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Dumbo in the Living Room

by Open-Publishing - Sunday 16 November 2008

USA US election 2008

I voted for Cynthia McKinney because she was the only candidate who sees him (I think it is a he). The others either don’t, or won’t admit it, and I see no significant difference between these two points of non-view.

According to polls about a third of the US population (not to mention the rest of the world) think, or at least suspect, that 9/11 was an inside job, and McKinney was the only candidate who has even mentioned the possibility. Of course I’m glad that Obama has spared us the catastrophe of McCain, but this time I decided to indulge my "conscience"—that is, vote for the person I would really like to see in office—because it was pretty clear to me that Dumbo had decided on Obama, and in the long run we will never break the yoke of the two-qua-one party system unless we vote outside the box.

One could even argue that a McCain victory might have hastened the “revolution,” but that would not have been a reason for me to vote for him. Being over 30, I prefer the slower, less violent road, and it seems to me that Dumbo, too, has decided not to lock us up just yet, which might well have been the consequence of another stolen election and ensuing popular rebellion, civil war, and martial law. What would follow that I don’t know, and—here’s the point—I don’t think Dumbo knows either. This, more than anything else, I feel, explains Obama’s victory.

Dumbo is obviously a rogue, and no one denies his technical expertise, but I don’t think he’s really very bright, not at least in the way that Orwell depicted Big Brother or Huxley Mustafa Mond—who are, after all, fictional. Dumbo is real, and human. In religious terms we are used to equating omnipotence with omniscience, and I will leave it to theologians (like David Griffin?) to play with the idea on that level. Here we are talking earthlings, and I submit that power and intelligence in humans correlate only negatively, if at all.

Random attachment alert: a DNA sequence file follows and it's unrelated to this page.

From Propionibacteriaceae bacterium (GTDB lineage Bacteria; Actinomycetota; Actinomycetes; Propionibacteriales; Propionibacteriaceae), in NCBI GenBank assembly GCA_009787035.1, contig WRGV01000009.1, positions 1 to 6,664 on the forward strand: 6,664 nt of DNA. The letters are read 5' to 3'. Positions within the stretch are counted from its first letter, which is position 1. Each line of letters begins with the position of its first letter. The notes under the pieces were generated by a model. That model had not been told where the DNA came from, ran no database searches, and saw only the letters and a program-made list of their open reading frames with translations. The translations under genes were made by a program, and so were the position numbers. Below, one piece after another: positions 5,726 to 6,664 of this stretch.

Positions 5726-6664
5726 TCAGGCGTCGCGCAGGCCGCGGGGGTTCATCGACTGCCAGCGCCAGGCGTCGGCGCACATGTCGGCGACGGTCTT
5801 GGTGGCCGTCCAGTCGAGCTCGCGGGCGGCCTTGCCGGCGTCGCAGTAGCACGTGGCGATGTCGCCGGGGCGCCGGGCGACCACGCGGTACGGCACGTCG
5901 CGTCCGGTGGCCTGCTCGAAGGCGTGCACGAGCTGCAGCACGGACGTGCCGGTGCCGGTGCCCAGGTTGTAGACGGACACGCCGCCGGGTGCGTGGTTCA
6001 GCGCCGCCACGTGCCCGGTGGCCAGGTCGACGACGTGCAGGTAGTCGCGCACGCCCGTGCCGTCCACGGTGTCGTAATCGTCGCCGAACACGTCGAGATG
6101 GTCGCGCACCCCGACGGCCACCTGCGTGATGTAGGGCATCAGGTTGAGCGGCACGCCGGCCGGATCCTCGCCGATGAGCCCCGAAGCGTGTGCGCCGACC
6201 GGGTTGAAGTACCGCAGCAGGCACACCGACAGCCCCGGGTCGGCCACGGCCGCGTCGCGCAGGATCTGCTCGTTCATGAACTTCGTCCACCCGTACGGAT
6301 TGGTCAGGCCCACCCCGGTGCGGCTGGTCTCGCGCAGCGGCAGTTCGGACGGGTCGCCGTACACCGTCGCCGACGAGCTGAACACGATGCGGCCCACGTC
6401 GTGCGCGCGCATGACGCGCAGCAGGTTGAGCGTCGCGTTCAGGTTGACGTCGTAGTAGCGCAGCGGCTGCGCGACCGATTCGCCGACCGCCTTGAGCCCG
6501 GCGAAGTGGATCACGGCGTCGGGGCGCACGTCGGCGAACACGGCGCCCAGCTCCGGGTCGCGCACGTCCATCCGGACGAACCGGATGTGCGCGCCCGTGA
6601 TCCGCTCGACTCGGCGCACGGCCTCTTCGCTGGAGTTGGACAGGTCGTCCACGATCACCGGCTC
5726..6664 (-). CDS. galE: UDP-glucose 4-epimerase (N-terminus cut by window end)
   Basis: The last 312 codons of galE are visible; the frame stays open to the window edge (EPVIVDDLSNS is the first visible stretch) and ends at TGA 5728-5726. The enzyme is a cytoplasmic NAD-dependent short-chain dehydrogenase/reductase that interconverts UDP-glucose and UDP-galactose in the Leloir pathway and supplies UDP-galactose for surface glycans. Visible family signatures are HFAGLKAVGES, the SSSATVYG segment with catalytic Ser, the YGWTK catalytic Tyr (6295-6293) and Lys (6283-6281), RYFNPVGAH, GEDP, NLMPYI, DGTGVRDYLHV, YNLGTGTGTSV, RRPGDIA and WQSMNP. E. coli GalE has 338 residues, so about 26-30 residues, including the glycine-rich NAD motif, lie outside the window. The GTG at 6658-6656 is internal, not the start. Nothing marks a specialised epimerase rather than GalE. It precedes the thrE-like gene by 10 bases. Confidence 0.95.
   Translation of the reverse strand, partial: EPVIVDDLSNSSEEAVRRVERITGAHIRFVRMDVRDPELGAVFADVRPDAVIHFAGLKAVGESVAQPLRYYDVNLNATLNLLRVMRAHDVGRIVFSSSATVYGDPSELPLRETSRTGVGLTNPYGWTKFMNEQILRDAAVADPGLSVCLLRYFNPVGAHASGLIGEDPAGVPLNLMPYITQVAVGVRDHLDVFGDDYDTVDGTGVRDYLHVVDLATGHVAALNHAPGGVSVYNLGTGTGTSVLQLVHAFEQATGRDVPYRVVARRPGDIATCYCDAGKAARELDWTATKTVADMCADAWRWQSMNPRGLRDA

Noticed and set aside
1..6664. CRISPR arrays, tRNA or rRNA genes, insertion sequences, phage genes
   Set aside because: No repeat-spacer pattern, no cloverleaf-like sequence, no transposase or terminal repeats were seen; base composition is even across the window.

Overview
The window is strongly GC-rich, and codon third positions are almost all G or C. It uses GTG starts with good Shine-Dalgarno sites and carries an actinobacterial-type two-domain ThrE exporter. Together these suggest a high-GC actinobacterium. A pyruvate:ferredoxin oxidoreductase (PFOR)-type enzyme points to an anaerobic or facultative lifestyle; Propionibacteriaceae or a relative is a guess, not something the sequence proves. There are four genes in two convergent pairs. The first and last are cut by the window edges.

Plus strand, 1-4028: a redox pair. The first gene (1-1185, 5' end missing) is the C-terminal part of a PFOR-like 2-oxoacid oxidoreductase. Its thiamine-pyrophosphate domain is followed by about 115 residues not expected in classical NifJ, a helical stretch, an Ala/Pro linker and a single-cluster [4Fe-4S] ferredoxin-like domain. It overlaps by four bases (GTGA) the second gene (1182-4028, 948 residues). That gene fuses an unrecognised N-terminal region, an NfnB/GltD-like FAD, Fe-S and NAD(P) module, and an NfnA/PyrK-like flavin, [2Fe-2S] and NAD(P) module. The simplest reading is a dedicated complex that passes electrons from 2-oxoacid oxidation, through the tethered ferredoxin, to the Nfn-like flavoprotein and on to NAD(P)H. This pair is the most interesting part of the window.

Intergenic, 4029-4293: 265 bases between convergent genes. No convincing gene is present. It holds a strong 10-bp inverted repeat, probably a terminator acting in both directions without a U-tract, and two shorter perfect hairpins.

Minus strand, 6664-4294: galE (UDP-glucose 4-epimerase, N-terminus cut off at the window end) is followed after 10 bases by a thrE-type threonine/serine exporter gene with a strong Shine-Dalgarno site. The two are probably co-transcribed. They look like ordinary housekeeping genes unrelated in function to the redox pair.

Dumbo’s agenda may well be to use the Obama hype (see John Pilger*) for another war, e.g., on Iran, with or without another 9/11. Then we will be even worse off than with McCain or Palin, since it will be much easier for Obama to lie to us than it has been for Bush. Considering what Bush has gotten away with, just imagine what Obama could do. If this turns out to be the case, I hope I don’t need to explain how dumb it is.

If we are a shade more optimistic we can believe that Dumbo really doesn’t know what he’s doing. In that case, while we may have gained some breathing space with Obama, Dumbo has, too. If he has just a little more smarts than he has displayed in the last 8 years, he may realize, if only temporarily, that he hasn’t thought it through. The Cheney lobe has been telling him to go ahead and turn the whole world (starting with the USA) into Guantamo, and he has taken a big step in that direction, but what then? Does he really know what he will do with the New World Order, once he gets it? Let us hope that this inkling of self-doubt, this spark of intelligence, has penetrated. It will not save us from him, because as Orwell said, the goal of Power is Power, so it will not be long before the Cheney lobe dominates again. But time is of the essence.

If Dumbo has shifted into a lower gear, as we can hope, there is a certain amount of risk involved for him. Judging from his track record since 9/11 he must feel pretty confident, but Hope is always a dangerous commodity. With someone like Obama, it could get out of hand. People might begin to demand more than Dumbo is willing to give us. It might even affect the charismatic leader himself, if he has not sufficiently internalized the lesson of JFK, which is that Dumbo’s wars are not to be challenged by mere presidents. I don’t think there is much chance of that, frankly, but it’s a straw to clutch.

Rather than hope for salvation in the form of a leader on a white (or black) horse, I think we should concentrate even harder on spreading the truth about 9/11. Nothing else reveals Dumbo as clearly as this, and nothing else is easier to do, thanks to the 9/11 truth movement. At some point, intelligence will triumph over power. This may be a matter of "faith," but if you don’t have it, you’re part of the problem. That’s the long and short of that issue.

Which brings me to what seems to be becoming a recurrent theme with me: homo academicus. Maybe that’s because I’ve spent most of my life in universities but have participated less than wholeheartedly in what Pierre Bourdieu calls the "reproduction du corps." One of my grad school professors put it more bluntly when he accused me of being unwilling to do what is necessary to become a scholar, or something to that effect. Another one told me I was the most stubborn student he’d ever had. I don’t remember what the specific problems were in either case, but in retrospect I can see that in the end they were correct, and that even though they didn’t mean to compliment me, I now consider those judgments to be in my favor.